1. It's harder to get players together at this time of year than in the spring, when Mark Sanchez gathered his new teammates in Los Angeles last year. This is the last truly free time the players will have until the end of the season. It is a grind from the moment they arrive in training camp until the exit physicals, with only a bye-weekend respite to give them a chance to breathe.
  1. On Friday, Trevor Siemian said he wants to get teammates together for some sessions next week. So the door is not closed on extra work.
  1. These sessions weren't going to determine which quarterback got the job. They could provide some extra work on timing and rhythm, but to point to this and start saying, "No leaders. Losing record. You reap what you sow" ... man, chill out a bit.


Who do you see as the "surprise" breakout player on offense and defense this year? DeAngelo Henderson? Shane Ray? Paxton Lynch? A.J. Derby, maybe?**

-- Bob Owens

I like Ray as a breakout defensive player, but I'm not sure he would be considered a surprise. With DeMarcus Ware's retirement, Ray is a clear starter. He will get plenty of chances, and with Von Miller drawing the attention of opposing blocking schemes, he's in position to post a double-digit sack total for the first time.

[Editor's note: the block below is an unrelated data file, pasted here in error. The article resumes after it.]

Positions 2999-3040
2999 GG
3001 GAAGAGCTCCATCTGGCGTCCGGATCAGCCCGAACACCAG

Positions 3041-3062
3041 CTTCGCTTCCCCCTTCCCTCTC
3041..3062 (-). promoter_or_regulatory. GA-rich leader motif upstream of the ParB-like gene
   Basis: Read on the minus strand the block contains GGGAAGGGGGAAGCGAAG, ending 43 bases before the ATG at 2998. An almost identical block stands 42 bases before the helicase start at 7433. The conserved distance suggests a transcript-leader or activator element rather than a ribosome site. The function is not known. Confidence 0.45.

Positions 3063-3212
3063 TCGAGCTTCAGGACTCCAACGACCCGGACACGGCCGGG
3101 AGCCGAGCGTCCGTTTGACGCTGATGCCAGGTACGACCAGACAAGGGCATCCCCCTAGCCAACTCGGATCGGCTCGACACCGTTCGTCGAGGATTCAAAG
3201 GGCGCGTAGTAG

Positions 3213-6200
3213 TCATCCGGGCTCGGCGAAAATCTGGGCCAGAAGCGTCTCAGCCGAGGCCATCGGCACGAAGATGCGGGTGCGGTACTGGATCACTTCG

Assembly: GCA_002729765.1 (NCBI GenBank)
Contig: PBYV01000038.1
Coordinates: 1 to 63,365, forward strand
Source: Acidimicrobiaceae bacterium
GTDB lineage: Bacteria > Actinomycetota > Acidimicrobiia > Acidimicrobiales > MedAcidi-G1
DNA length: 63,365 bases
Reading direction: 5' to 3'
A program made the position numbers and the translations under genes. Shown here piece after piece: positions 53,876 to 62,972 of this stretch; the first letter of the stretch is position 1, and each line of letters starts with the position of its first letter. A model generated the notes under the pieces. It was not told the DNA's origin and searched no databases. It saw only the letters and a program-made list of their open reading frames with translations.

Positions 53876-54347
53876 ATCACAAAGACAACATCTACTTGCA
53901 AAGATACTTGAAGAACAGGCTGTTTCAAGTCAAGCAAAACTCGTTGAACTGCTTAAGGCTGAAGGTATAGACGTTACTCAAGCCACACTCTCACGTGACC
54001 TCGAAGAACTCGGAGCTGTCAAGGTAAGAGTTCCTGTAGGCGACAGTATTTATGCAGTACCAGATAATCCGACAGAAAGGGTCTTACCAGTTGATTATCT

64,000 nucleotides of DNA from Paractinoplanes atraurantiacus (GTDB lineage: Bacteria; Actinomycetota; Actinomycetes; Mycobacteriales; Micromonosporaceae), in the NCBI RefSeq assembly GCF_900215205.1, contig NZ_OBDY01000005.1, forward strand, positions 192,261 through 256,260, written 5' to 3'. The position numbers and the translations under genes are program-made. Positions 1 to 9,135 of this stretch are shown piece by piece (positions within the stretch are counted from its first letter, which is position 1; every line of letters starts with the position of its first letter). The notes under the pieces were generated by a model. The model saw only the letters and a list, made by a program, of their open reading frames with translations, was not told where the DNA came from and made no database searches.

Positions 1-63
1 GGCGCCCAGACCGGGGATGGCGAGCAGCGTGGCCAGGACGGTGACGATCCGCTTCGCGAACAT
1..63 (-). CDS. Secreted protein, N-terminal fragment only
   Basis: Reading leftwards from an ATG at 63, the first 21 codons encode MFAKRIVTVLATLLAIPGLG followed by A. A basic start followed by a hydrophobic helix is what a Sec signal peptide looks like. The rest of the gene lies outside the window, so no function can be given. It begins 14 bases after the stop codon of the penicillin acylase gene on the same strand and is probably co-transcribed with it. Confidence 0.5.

On offense, Derby looks like he could be a breakout player, especially given that they want much more involvement from the tight ends as receiving targets. Last year, the Broncos ranked 31st in the league in receptions by tight ends (53). That should change in a big way this year, and Derby could be a primary beneficiary.

Are fans allowed to enter the UC Health Training Center and look around in the lobby and/or get a tour of the facility?

-- Kevin Taylor

Fans can visit the lobby of UCHealth Training Center during normal business hours to see the trophies (although generally this is not the case during training camp, for security reasons), but there are no public tours of the training facility.

When asked about the Broncos 2017 Super Bowl chances, I've heard multiple analysts say without hesitation that they are "headed downhill" and have zero chance to win the AFC West. Since they're my favorite team, it's hard to answer that for myself without bias. What would you say to that question?

-- Hannah McNally

I would say that "multiple analysts" do not determine division winners and Super Bowl champions. Players, coaches and on-field outcomes do.

That style of answer is straight from the playbook of's Vic Ketchman, who set the standard for team-site mailbags on the sites of the Packers and Jaguars over the last decade-plus.

Ketchman's final mailbag on will run Monday as he settles into full-time retirement in South Carolina.

All the best, Vic ... I'll wave to you from one island over on my annual treks to the Low Country.

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The analysis, opinion and speculation in this story represents that of the author, gathered through research and reporting, and does not necessarily reflect the opinion of the Denver Broncos organization.